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Cales caps whirlwind year with MiLBY

Cales caps whirlwind year with MiLBY

Growing up on the South Side of Chicago, in the shadow of Comiskey Park, David Cales admits he was a White Sox fan growing up. When he was taken in the 24th round of the 2008 Draft by that other team in the Windy City, he quickly learned how to adjust.

It was in the Cubs system that he went 3-0 with a 0.78 ERA and 14 saves in 37 games for Daytona in the Florida State League, numbers that made him the choice for a MiLBY as the Class A Advanced Reliever of the Year.

"As I became older, I loved Chicago sports all together," Cales said. "It's an honor to play for the city of Chicago, even in the Minors. I couldn't be happier playing for the Cubs. I'm just a Chicago fan. It's an absolute privilege playing for a Chicago team."

In his first summer as a pro, Cales split time between the rookie-level Arizona League and short-season Northwest League, so he was a little surprised when he made the leap right up to Class A Advanced Daytona to start this season. He nearly fell over when he got nudged up to Double-A in May, even though that didn't go so well. But he earned his way back up there, and even got a one-appearance taste of Triple-A, late in the season.

"It was a shock to go up to Double-A," Cales admitted. "Then to give me another chance at the end of the year, I don't think I could've asked for anything better. I didn't believe much of it was happening because it was happening so fast."

The promotion was well earned, in both cases. The right-hander gave up just one earned run in April and was only scored upon four times in 37 games with Daytona. Over 46 innings, he allowed just 29 hits (.187 batting average against) and 11 walks while striking out 43 batters. His ERA was 0.00 in both June and August.

"The kid throws strikes and he throws from a different angle," said Oneri Fleita, the Cubs' vice president of player personnel. "He goes right after hitters. He's fearless and he's aggressive.

"He's got an unorthodox delivery. He was as reliable as anyone we had in the organization all year."

"My whole mentality was to go out there, throw strikes and see what happens," Cales said. "Don't force anything. Go right at hitters, try to be fearless. See if they can hit you, pretty much."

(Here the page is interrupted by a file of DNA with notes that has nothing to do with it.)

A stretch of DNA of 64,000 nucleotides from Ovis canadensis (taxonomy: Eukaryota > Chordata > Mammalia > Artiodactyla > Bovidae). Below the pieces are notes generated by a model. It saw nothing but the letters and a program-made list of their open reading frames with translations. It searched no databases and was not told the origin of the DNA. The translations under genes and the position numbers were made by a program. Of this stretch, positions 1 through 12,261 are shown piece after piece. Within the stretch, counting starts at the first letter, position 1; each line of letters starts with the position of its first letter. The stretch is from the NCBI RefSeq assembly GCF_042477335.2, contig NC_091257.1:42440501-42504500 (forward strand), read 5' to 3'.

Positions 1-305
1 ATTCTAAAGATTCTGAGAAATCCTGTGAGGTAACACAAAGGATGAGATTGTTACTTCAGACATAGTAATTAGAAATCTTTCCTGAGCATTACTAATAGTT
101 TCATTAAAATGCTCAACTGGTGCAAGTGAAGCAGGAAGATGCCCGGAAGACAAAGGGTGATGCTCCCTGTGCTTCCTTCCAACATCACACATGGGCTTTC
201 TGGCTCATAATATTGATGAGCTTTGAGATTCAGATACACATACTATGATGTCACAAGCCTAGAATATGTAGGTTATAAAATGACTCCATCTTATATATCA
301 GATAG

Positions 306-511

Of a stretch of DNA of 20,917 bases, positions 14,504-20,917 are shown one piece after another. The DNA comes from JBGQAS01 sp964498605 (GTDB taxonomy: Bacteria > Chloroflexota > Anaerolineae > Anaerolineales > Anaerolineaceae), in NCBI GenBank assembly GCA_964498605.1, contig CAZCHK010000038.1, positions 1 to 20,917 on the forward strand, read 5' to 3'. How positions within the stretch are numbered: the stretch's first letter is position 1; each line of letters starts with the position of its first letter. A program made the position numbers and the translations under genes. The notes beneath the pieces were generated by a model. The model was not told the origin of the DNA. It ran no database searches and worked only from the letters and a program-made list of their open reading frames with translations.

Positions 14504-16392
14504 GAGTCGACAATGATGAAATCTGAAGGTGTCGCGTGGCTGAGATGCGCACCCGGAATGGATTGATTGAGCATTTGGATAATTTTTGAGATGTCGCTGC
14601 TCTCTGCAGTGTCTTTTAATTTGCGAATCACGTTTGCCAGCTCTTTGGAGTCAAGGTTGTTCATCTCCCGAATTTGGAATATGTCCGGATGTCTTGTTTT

A simple enough philosophy, but how many young pitchers struggle with throwing strike one? Cales thinks that perhaps some of it comes from his previous life as a hitter. Throughout his college career, he was an infielder as well as a reliever. It wasn't until the Cubs drafted him that he felt he had a future on the mound. Needless to say, he's embraced the new role.

"I took it and ran with it. I love what I do," Cales said. "There was a time for hitting and that time has passed. This is a new beginning."

Cales remembers what caused him trouble as a hitter, and that was falling behind. Whenever he was in a pitcher's count, he was in trouble and he's maintained that perspective even though the tables have turned.

"If you throw a lot of strikes, you're putting the pressure on the hitter," Cales said. "You keep throwing strikes, they're going to have put the ball in play. I have to get it in my favor. I'll have better results if I'm in control of the situation."

One thing he may not have control over is when his family gets together. His mother has worked in ticket sales for the White Sox for nearly two decades, so there's been that team's merchandise everywhere over the years. Cales is happy to report, though, that he's seen some blue being worn in the past year.

"A lot of them did," Cales said of the switch. "I see the Cubs stuff on. That wouldn't have happened if I didn't get drafted by them. To see them wearing Cubs apparel, that's very nice that they're supporting me."

Jonathan Mayo is a reporter for MLB.com. This story was not subject to the approval of Major League Baseball or its clubs.

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